Take a look back at https://yorkporc.wordpress.com/2012/03/14/tunnycolossus-setting-vs-des-differential-cryptanalysis/. Also, recall the basic principles of error-correcting codes in which the decoder iterates through the constraints of hamming relations imposed on the set of plaintext bits created by the originator and finds probabilistically – but deterministically through majority-logic testing – the only solution for a ‘coded-ciphertext’ that fits all constraints.

Now bear in mind that the mixing time is a function of the spectral expansion of the data set’s encoder. In the case, this aligns with a related expansion in the data space (vs. the “supporting” spectral space of weights). One obtains thereby a constraint: for any subset of bits in the input less than an alpha proportion of the total there is a relationship to a bit in another subset of bits in the output, of size greater than beta proportion of the total. The fun comes when finding alpha and beta, recalling that the values must impose the same mutual expansion in both the spectral and data domains of analysis.

If you happen at 14 to be playing with a quantum chemistry set (vs. a quantum physics toy such as a vacuum tube), you get to play with alpha and beta. Note kids! Try NOT to actually perform fission… but if you must, you get to play with advanced cryptanalytical machinery.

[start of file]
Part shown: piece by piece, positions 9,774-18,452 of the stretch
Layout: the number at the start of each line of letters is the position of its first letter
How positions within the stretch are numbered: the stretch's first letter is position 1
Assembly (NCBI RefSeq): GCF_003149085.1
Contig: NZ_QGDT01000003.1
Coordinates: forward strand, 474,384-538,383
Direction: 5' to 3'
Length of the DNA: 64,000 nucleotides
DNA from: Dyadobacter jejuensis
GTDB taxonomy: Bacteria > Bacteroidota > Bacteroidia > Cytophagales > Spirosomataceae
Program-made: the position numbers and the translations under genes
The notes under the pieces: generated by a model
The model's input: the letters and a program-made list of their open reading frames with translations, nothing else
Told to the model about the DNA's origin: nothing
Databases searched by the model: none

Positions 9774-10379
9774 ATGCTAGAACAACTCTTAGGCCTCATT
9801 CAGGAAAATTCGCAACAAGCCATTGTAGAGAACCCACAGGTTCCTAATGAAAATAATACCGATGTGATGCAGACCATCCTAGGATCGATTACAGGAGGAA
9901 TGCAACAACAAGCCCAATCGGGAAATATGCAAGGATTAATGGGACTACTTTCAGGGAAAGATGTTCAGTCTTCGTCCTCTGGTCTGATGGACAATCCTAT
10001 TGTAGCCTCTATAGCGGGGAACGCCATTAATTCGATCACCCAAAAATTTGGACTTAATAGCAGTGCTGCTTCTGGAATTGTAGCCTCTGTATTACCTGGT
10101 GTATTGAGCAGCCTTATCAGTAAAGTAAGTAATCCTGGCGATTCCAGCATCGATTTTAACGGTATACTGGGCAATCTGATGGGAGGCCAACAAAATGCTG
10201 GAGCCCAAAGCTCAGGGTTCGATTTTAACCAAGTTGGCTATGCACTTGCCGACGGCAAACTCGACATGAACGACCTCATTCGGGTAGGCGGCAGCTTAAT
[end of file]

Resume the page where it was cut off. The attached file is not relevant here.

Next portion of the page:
Electrons, at 14, are taught as if they are small planets wandering in shells or orbits around the nucleus. Study of valency in chemistry at 14 also teaches the kids that there can be different number of electrons, occupying the same or different shells. The “constraints” of the atomic order define what is possible, assuming that an “unstable” situation would decay to one in which the energy distribution between the players in the field is more stable. In particular, an electron bumped out of shell A to shell B by a wandering particle might want to go back, since now the bump caused the outer shell to have 2.

What is interesting to cryptanalysis is that the shells themselves have mutual alphas and beta – with inner shell exposing an alpha and the outer neigboring shell exposting a beta. But, this is only apparent when considering the quantum field theory of electrons (vs the electrons are small planets… theory).

Class! Discuss!

http://en.wikipedia.org/wiki/Quantum_chemistry_computer_programs

## About home_pw@msn.com

Computer Programmer who often does network administration with focus on security servers. Very strong in Microsoft Azure cloud!